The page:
Oncotarget

Research Papers:

Preferred binding of gain-of-function mutant p53 to bidirectional promoters with coordinated binding of ETS1 and GABPA to multiple binding sites

Catherine A. Vaughan, Swati P. Deb, Sumitra Deb and Brad Windle _

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Oncotarget. 2014; 5:417-427. https://doi.org/10.18632/oncotarget.1708

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Abstract

Catherine A. Vaughan1, Swati P. Deb1,3,4, Sumitra Deb1,3,4 and Brad Windle1,2,4

1 Integrative Life Sciences, Virginia Commonwealth University, Richmond, VA

2 Department of Internal Medicine, Division of Hematology, Oncology and Palliative Care, Virginia Commonwealth University, Richmond, VA

3 Department of Biochemistry & Molecular Biology, Virginia Commonwealth University, Richmond, VA

Massey Cancer Center, Virginia Commonwealth University, Richmond, VA

Correspondence:

Brad Windle, email:

Sumitra Deb, email:

Keywords: mutant p53, ChIP-Seq, ETS1, bi-directional promoter

Received: December 16, 2013 Accepted: January 2, 2014 Published: January 2, 2014

Abstract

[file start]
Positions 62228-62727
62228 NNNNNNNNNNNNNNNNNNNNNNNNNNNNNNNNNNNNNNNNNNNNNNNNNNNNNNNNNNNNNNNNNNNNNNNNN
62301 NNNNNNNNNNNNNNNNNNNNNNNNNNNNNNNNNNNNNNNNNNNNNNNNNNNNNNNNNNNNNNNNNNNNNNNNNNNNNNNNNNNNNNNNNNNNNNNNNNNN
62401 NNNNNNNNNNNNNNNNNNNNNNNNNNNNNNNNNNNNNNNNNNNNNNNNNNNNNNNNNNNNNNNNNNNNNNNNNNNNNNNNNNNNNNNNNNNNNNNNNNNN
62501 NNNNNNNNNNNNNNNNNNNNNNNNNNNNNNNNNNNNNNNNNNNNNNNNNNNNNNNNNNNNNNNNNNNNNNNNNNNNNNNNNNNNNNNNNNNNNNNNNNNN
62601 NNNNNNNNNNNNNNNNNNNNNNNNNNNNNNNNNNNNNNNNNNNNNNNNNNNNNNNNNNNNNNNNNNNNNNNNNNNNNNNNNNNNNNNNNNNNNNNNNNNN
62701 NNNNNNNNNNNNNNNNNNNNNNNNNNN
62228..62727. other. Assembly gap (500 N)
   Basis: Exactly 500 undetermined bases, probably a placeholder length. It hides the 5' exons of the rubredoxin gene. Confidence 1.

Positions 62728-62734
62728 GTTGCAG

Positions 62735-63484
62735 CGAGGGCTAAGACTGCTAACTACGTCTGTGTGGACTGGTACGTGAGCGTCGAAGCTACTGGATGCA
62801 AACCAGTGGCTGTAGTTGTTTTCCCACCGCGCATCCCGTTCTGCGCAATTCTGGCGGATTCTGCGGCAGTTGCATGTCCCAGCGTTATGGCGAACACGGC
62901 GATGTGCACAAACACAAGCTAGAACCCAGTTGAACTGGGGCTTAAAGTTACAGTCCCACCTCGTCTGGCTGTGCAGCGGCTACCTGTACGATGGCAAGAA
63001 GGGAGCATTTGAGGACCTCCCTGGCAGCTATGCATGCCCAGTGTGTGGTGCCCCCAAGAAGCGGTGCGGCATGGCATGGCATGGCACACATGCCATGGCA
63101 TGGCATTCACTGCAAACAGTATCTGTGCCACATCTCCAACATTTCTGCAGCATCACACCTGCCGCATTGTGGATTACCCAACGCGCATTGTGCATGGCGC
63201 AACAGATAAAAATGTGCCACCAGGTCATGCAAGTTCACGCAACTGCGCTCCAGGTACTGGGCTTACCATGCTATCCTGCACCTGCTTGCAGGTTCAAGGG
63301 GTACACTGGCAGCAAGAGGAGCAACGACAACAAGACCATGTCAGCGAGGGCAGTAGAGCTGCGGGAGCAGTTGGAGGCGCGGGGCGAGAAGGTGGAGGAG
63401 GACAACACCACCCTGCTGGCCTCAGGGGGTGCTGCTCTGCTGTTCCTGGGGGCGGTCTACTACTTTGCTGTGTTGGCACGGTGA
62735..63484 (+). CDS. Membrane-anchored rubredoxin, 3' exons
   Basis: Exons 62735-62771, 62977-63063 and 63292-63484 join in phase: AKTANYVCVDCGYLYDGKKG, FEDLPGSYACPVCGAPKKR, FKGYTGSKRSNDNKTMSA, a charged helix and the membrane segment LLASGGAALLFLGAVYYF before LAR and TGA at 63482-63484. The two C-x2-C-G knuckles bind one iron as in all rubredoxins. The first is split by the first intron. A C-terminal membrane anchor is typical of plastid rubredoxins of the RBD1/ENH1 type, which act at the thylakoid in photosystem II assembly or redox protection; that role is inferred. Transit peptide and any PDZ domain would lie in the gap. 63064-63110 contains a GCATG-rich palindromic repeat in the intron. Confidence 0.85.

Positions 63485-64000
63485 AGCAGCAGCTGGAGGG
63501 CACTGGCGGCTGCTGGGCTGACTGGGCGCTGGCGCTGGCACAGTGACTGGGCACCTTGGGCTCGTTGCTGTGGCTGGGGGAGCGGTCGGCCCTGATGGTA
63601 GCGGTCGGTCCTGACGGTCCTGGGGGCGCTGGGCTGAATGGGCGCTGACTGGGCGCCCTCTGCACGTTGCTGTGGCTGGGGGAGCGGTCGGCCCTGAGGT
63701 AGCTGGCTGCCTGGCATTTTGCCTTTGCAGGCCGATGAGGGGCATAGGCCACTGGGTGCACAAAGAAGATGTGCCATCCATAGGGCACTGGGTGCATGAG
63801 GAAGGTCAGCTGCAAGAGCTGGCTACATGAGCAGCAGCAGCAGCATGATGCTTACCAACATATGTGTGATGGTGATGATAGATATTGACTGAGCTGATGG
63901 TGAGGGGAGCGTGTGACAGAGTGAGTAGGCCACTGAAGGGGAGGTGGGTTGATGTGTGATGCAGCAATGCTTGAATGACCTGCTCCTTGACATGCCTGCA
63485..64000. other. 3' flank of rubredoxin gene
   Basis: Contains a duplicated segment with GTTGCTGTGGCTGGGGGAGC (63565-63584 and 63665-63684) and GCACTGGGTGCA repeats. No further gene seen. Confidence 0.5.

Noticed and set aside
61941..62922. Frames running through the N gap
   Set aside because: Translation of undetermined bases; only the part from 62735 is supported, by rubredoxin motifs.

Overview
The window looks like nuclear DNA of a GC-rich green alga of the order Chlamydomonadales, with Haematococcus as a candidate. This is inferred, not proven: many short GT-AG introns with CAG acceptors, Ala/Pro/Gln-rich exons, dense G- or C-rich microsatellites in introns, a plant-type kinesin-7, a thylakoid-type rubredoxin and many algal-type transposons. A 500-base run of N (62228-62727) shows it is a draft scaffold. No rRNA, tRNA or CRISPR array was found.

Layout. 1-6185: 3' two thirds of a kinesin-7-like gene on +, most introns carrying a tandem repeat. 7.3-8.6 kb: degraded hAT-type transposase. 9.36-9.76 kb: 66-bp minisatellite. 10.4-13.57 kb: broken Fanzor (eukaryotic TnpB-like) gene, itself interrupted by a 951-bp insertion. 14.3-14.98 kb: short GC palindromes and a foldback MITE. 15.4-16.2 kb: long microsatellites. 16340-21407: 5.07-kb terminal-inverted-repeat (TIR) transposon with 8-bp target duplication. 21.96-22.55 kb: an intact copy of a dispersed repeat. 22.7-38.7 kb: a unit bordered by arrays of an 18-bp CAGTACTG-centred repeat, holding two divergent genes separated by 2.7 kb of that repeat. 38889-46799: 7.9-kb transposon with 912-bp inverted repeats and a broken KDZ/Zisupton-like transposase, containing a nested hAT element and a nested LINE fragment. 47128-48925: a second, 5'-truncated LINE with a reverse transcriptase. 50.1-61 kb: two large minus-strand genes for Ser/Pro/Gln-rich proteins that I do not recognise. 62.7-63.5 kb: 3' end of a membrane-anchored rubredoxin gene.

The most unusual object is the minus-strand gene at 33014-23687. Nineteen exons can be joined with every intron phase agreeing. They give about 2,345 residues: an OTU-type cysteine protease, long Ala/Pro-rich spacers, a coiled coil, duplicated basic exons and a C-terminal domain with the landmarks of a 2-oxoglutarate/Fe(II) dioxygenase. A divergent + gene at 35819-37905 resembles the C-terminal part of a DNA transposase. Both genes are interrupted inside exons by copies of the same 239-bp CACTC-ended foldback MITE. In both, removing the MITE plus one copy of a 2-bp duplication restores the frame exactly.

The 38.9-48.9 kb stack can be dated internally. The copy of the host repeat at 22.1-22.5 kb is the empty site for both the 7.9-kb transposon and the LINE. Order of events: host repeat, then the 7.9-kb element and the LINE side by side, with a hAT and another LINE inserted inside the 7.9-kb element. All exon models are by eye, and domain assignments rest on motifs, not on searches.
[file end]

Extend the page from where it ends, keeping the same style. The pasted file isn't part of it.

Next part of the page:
Gain-of-function mutant p53 is thought to induce gene expression in part by binding transcription factors bound to promoters for genes that mediate oncogenesis. We investigated the mechanism of mutant p53 binding by mapping the human genomic binding sites for p53 R273H using ChIP-Seq and showed them to localize to ETS DNA sequence motifs and locations with ETS1 and GABPA binding, both within promoters and distal to promoters. Strikingly, p53 R273H showed statistically significant and substantial binding to bidirectional promoters, which are enriched for inverted repeated ETS DNA sequence motifs. p53 R273H exhibited an exponential increase in probability of binding promoters with a higher number of ETS motifs. Both ETS1 and GABPA also showed an increase in the probability of binding to promoters with a higher number of ETS motifs. However, despite this increase in probability of binding by p53 R273H and ETS1, there was no increase in the binding signal, suggesting that the number of ETS1 and p53 R273H proteins bound per promoter is being limited. In contrast, GABPA did exhibit an increase in binding signal with higher numbers of ETS motifs per promoter. Analysis of the distance between inverted pairs of ETS motifs within promoters and binding by p53 R273H, ETS1 and GABPA, showed a novel coordination of binding for the three proteins. Both ETS1 and p53 R273H exhibited preference for binding promoters with distantly spaced ETS motifs in face-to-face and back-to-back orientations, and low binding preference to promoters with closely spaced ETS motifs. GABPA exhibited the inverse pattern of binding by preferring to bind promoters with closely spaced ETS motifs. Analysis of the helical phase between ETS motifs showed that ETS1 and p53 R273H exhibited a low preference for binding promoters with ETS motifs on the same face of the DNA helix. We propose a model for the binding of ETS1 and p53 R273H in which two inverted ETS motifs on a looped DNA helix are juxtaposed for ETS1 binding as a homodimer, with p53 R273H bound to ETS1. We propose that the formation of this DNA loop and protein-bound complex prevents additional binding of ETS1 and p53 R273H proteins to other proximal binding sites.


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